27 arrested after Little India riot in Singapore
Government says instigators will face 'full force of the law' as 400 people riot after Indian worker was hit by a bus
Police in Singapore have arrested 27 South Asian suspects after a riot broke out on Sunday evening in Little India, officials said in a dawn press conference.
About 400 people clashed with about 300 police officers, in a riot that was sparked by a fatal accident where a 33-year-old Indian worker was run over by a private bus.
At least 10 police officers were injured and several vehicles were damaged, including five police cars and one ambulance, during the riot, which happened at around 9.30pm. More arrests will be made, according to Commissioner of Police Ng Joo Hee.
“We treat this incident very seriously, and we have classified the chaos as one of rioting with dangerous weapons. We will spare no efforts to arrest who are involved,” the police said.
Prime Minister Lee Hsien Loong said those responsible for the riot would face “the full force of the law”.
“Whatever events may have sparked the rioting, there is no excuse for such violent, destructive and criminal behaviour,” Lee wrote on his Facebook page. “We will spare no effort to identify the culprits and deal with them.” He urged Singaporeans to “stay calm”.
The bus accident happened at the junction of Race Course Road and Hampshire Road. The bus driver was injured and remained in hospital.
Ng said the ensuing riot was brought under control within an hour after the first call was received. Seven of the injured police officers are in hospital and most of them are said to be in a stable condition.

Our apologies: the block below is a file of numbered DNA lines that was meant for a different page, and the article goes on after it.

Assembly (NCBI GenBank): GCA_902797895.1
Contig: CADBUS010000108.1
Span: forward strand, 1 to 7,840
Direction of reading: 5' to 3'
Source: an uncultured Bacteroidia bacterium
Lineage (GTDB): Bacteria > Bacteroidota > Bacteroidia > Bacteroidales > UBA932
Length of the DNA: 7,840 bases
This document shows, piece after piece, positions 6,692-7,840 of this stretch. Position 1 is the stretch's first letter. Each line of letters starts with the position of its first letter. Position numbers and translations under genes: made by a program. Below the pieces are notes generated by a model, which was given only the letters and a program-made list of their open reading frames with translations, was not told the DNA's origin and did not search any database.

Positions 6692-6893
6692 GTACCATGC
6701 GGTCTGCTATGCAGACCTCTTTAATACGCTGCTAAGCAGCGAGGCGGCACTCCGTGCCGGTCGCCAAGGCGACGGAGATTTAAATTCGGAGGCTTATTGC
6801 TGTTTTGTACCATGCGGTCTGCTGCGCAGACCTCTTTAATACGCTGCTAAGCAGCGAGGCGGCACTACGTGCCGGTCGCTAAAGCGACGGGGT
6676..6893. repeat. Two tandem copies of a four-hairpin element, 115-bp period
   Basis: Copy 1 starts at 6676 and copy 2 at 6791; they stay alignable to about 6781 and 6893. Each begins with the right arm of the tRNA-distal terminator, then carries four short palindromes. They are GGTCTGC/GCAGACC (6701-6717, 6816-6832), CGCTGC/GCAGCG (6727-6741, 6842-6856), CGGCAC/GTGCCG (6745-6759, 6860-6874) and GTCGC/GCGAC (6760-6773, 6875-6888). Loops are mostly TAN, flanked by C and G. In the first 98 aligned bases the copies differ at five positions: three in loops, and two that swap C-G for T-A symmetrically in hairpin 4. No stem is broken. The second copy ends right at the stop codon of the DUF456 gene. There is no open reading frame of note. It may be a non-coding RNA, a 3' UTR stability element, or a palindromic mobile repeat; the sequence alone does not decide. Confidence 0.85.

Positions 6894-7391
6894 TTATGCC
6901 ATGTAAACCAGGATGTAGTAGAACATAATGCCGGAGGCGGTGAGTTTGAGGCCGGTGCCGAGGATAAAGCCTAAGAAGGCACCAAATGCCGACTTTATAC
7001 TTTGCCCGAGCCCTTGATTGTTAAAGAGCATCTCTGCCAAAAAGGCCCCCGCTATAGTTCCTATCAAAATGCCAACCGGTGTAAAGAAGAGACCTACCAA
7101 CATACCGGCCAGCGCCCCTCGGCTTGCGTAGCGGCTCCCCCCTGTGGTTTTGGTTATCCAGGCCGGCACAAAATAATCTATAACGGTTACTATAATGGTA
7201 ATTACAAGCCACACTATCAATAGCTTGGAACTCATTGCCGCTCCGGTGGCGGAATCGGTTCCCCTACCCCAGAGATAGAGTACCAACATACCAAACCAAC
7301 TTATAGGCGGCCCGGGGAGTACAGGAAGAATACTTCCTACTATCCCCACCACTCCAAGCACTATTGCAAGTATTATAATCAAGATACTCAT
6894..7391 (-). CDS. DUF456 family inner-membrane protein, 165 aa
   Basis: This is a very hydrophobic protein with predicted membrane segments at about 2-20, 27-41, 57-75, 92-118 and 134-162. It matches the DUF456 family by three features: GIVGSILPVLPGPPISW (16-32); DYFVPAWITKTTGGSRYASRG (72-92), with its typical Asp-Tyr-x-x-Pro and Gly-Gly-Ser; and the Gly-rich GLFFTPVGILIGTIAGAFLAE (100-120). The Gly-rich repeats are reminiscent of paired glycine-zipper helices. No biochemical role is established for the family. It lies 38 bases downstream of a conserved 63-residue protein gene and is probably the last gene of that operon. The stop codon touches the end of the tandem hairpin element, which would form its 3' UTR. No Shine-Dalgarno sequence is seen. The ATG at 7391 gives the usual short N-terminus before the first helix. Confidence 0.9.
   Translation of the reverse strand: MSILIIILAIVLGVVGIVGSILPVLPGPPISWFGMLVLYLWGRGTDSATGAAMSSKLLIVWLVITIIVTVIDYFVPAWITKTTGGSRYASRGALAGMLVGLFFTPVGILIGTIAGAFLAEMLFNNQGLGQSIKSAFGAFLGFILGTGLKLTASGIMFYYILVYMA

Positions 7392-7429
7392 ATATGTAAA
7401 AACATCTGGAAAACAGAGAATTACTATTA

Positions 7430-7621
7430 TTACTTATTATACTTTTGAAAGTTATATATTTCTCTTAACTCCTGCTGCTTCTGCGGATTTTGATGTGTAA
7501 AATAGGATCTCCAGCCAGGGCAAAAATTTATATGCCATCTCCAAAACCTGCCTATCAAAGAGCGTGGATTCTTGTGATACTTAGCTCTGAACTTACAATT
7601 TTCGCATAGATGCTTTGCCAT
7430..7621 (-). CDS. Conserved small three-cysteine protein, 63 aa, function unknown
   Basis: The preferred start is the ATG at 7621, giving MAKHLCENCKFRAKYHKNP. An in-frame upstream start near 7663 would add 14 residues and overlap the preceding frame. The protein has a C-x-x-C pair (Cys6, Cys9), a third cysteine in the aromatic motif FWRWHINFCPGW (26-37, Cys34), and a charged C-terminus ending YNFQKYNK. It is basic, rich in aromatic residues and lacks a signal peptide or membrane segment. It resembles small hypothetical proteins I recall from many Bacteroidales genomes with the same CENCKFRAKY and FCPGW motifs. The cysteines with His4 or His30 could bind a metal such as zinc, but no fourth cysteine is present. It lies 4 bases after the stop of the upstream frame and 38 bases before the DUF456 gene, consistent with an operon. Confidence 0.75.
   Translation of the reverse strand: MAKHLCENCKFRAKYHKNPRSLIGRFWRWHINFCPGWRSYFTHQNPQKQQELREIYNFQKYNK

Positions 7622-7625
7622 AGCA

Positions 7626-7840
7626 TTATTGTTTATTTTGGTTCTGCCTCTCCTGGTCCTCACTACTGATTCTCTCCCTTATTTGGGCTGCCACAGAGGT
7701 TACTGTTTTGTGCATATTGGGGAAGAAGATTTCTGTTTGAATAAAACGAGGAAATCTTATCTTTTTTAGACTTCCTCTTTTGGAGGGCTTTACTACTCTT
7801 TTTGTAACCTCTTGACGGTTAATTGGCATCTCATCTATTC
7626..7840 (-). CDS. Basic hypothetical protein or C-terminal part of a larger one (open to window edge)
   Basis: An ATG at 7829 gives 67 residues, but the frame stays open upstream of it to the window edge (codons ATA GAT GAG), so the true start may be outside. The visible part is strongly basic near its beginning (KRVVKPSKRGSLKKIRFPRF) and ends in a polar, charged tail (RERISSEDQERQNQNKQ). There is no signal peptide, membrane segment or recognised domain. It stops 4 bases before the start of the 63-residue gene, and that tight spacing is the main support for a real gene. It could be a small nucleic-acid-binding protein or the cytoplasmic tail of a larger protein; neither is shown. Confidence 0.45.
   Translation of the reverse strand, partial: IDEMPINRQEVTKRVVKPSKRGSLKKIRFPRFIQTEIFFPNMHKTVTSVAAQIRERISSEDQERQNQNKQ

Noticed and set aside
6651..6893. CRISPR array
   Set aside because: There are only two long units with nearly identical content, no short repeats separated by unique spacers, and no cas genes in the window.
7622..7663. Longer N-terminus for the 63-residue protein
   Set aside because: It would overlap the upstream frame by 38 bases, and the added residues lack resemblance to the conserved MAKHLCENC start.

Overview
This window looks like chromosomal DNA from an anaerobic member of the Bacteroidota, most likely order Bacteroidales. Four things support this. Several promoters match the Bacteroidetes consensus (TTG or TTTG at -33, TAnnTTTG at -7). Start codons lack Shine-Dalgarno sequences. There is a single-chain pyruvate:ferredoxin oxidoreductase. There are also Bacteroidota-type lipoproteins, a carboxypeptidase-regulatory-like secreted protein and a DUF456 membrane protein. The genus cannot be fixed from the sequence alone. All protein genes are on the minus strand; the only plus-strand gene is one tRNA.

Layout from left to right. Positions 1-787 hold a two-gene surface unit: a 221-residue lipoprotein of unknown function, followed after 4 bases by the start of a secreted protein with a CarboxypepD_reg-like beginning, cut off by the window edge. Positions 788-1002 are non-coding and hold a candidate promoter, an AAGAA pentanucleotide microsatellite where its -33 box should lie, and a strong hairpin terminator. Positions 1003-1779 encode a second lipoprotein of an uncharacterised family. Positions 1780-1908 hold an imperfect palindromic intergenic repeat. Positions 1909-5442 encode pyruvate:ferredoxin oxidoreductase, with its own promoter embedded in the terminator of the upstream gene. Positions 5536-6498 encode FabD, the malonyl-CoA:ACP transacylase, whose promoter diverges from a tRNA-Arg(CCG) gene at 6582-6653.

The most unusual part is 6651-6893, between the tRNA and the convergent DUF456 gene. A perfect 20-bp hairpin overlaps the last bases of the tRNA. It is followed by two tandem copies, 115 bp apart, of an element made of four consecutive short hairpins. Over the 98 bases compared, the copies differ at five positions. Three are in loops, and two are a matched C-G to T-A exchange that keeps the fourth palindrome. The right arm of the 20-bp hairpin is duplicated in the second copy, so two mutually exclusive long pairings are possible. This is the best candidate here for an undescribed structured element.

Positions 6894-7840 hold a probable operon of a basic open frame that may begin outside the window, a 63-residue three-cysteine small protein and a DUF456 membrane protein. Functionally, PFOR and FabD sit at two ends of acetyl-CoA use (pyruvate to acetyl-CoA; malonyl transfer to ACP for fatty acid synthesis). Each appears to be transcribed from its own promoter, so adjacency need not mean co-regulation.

Deputy Prime Minister and Home Affairs Minister Teo Chee Hean said the government would “not tolerate such lawless behaviour”, asking the public to stay calm and not to speculate on this incident.
He also emphasised that the government would deal with all persons involved “strictly, firmly and fairly, according to the law”.
Singapore is currently hosting ministers from 12 nations such as the United States and Australia for the final round of talks this year on the Trans-Pacific Partnership trade accord.
Large-scale demonstrations have been almost unknown in Singapore since race riots in 1964 killed 36 people and contributed to the island’s ouster from the federation with Malaysia.
Singapore and Malaysia were united from 1963 to 1965 in a federation that was marked by clashes between the Chinese and Malay communities. After the violence of the 1960s the Singapore government imposed curbs on public assembly.
Singapore is persisting with a four-year campaign to reduce its reliance on foreign workers, after years of open immigration policy led to voter discontent over increased competition for housing, jobs and education. The move has led to a labour shortage and pushed up wages, prompting some companies to seek cheaper locations.